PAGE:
By Chris Glenn
Nagoya is the historical and industrial powerhouse of Japan. From Oda Nobunaga to Toyota Motor Company, the disciplined and meticulous work ethic of central Japan can be seen. What better place to experience the gleaming machinery of this elegant and hardworking city then from your hotel window high above the Nagoya station.
The best views are from the rooms with City and Nagoya Castle to the east, especially on the executive concierge floors. If you are an avid train spotter, try a west facing room with a view of the Shinkansen bullet trains right below you. From your hotel room you can experience all this and more with no disruption from the city sounds below or the neighbors next door. At an average room size of 38 square meters, it is bigger than most business hotels, allowing you a whisper quiet experience, one that you will encounter from the moment you step into the Sky Street lobby 15 floors above street level, with the highest rooms being 50 floors above the station. The rooms are decorated in a light French American style, with a small number of Japanese style tatami rooms as well.
While it is short subway ride from the Sakae entertainment and shopping district, there is more than enough activity in the railway station district to keep you occupied, from a full sized department store to a spa and fitness center inside the hotel. As it is on top of the bullet train station, you are just 103 minutes from Tokyo or 37 minutes from Kyoto Station by Nozumi Shinkansen bullet train, departing every 10 minutes during the day. Bad weather is not a concern as there is direct internal access from the station to the hotel.
Being a luxury hotel there in house restaurants are top notch. Mikuni is probably the best French restaurant in this city, and well-heeled locals make reservations here months in advance. The Japanese restaurant Ka-un serves local delicacies such as kishimen wheat noodles, grilled unagi freshwater eels in a sweet soy sauce, and thinly sliced pork shabu-shabu. While prices are sky high to match the altitude, set menus are a good choice to sample the local flavor without ruining your budget too much. Alternatively, the dozen or so cafes and bistros around the department store below also serve a fantastic selection of meals from various cuisines.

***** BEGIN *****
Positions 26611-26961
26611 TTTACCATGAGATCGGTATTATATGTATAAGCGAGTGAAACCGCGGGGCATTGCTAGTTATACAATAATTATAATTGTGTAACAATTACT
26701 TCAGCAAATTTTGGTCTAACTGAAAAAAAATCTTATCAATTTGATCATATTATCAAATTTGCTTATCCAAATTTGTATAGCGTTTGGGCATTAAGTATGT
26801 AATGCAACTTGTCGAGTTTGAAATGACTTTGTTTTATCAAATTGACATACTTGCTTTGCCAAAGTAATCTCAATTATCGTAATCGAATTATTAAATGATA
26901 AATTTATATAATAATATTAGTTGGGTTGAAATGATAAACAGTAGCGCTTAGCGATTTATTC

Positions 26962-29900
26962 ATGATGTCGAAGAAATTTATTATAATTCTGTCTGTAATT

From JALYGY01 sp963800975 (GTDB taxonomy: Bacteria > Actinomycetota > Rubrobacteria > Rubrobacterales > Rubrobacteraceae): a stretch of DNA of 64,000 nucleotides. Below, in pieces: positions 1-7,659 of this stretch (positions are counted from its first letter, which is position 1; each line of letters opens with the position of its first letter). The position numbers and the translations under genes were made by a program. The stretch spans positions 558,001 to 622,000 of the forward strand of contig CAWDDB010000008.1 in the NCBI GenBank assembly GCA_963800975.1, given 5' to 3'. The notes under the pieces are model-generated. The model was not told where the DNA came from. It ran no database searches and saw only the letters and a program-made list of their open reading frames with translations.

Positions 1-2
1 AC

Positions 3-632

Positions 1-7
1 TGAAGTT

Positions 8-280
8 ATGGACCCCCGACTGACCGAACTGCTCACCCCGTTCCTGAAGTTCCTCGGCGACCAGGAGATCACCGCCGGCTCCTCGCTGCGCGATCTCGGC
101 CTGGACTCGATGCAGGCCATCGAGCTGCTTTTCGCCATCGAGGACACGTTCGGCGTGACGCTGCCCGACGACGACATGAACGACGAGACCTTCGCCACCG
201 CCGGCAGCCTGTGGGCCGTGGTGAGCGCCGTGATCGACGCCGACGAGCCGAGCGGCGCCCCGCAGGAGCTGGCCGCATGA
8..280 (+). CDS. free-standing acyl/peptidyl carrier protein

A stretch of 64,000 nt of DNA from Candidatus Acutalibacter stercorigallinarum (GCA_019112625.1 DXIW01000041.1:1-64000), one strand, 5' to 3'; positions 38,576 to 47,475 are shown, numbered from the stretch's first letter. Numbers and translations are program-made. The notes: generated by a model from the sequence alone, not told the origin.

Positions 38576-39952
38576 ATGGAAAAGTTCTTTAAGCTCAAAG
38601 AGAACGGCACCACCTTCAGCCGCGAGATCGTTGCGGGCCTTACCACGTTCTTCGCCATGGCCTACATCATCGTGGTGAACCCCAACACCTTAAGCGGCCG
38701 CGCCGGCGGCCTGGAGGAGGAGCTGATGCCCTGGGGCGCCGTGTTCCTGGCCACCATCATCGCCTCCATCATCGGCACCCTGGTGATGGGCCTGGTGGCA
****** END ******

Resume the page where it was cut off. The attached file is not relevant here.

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I knew my future was destined to be with Japan the moment I flew from Sydney to experience the atmospheric lane ways of Kyoto last century. From the skies above Sapporo to the old charm of Naha's alleyways, I have been enchanted by the beauty and variety on every island. I am humbled to have met many distinguished people in my role as Regional Partner, especially the national living treasures of Japan, such as the doll maker to the Imperial Family. From sushi cooking classes to Ninja training grounds I welcome your ideas on what you like from JapanTravel.com. Please visit us in Kyoto or Osaka and have some green tea or sake with us.